Ericsson chief worried about 'impact' of Sweden's ban on Huawei

AFP/The Local
AFP/The Local - [email protected]
Ericsson chief worried about 'impact' of Sweden's ban on Huawei
File photo of Ericsson CEO Börje Ekholm. Photo: Fredrik Sandberg/TT

The head of Swedish telecoms giant Ericsson has said he is worried about Chinese reprisals after Sweden banned Huawei from taking part in the rollout of 5G networks.


The Swedish Post and Telecom Authority (PTS) announced it was excluding Huawei and ZTE, both from China, from its 5G frequency auction in late October, citing security concerns.

Equipment already installed from the Chinese manufacturers must be removed by January 1st, 2025.

"I hope there will be no impact," Börje Ekholm told daily Dagens Nyheter in an interview.

"China accounts for eight percent of our revenue. For us it has been a strategically important issue to be present in China," Ekholm added.


Over the weekend, the newspaper published text messages between Ekholm and Swedish Trade Minister Anna Hallberg in which he asked the government to "talk" with the telecoms regulator.

"At the moment Sweden is a really bad country for Ericsson," Ekholm complained to the minister.

The PTS decision "excludes our Chinese competitors in a way that no other EU country has done", he said in SMS messages obtained by the daily.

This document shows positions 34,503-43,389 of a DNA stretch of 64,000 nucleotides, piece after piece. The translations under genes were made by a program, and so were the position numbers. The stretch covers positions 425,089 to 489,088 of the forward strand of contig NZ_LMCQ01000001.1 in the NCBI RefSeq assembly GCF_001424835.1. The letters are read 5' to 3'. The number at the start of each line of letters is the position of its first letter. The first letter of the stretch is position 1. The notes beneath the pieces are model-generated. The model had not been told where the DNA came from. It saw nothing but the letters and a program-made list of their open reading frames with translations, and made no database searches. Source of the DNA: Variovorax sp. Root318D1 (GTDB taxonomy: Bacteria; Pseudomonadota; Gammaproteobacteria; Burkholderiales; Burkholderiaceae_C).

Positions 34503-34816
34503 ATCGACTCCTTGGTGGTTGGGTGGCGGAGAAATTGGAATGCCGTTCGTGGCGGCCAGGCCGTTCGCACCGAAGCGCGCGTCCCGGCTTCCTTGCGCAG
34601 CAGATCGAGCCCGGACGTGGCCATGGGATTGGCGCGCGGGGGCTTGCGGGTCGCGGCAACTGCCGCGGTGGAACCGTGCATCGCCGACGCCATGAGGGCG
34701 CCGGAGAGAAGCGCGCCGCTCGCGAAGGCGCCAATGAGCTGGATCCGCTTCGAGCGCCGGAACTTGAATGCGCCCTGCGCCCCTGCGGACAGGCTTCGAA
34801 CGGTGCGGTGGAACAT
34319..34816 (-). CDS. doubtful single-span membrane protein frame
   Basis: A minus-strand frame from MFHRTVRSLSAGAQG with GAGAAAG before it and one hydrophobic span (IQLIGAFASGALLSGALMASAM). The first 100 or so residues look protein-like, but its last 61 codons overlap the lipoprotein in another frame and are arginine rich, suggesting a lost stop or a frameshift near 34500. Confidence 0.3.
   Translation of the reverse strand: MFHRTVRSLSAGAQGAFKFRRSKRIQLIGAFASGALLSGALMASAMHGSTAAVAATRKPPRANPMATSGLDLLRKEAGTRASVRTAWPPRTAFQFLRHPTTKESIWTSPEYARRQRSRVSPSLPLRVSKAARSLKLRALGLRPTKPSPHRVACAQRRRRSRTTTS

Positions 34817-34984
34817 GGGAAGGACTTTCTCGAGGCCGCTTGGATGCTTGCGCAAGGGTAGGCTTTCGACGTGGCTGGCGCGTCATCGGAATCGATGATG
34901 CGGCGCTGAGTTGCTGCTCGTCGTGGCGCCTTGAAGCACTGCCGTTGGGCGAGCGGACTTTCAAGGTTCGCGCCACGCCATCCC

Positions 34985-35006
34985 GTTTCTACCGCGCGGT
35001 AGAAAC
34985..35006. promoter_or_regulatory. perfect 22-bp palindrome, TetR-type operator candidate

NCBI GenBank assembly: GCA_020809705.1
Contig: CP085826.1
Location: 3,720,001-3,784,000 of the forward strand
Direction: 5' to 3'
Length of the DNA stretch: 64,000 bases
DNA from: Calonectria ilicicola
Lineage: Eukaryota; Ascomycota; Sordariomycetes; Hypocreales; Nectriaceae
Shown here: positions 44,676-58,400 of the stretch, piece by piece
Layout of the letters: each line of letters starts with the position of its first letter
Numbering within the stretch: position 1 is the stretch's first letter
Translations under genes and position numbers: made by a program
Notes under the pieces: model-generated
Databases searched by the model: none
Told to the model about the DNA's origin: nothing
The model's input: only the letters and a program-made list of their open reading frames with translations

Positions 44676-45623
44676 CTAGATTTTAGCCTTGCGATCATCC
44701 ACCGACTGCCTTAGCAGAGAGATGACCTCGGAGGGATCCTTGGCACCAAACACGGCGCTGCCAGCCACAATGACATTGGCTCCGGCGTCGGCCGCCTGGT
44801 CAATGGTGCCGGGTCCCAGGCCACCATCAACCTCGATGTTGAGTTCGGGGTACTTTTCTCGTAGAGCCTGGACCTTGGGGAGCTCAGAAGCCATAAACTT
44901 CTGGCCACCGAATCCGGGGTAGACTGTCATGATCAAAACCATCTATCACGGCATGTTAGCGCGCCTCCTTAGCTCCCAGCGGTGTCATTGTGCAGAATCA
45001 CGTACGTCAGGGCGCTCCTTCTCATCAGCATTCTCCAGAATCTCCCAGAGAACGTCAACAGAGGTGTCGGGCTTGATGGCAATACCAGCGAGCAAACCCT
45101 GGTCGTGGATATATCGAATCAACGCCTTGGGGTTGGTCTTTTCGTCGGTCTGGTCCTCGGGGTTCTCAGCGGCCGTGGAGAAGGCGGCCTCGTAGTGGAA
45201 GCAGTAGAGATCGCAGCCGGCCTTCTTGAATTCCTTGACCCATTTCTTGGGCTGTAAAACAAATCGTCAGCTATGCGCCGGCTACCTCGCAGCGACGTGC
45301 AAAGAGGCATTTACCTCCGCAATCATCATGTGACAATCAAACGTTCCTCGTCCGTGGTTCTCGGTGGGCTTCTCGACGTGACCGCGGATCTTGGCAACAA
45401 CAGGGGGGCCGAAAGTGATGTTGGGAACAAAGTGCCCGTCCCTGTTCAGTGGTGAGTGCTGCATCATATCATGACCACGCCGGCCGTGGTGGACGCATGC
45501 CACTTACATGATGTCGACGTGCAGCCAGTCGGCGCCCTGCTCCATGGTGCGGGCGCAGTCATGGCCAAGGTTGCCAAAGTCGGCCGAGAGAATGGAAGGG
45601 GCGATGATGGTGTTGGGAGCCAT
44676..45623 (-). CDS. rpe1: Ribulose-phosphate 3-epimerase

After the UK in mid-July, Sweden became the second European country and the first in the European Union to explicitly ban Huawei from almost all the infrastructure needed to run its 5G network.

Huawei has taken the Swedish regulator to court over its decision, leading to the 5G auction being delayed, and Beijing has warned that the authority's decision could have unspecified "consequences" for Scandinavian companies in China.

In his interview, Ekholm called the Swedish decision "a complication" for Ericsson, but said he still wanted it to remain Swedish.

"Our soul is in Sweden, it's Ericsson's base. But if Sweden doesn't support free trade it is a complication for us," he said, while noting that "we make 99 percent of our turnover outside Sweden".


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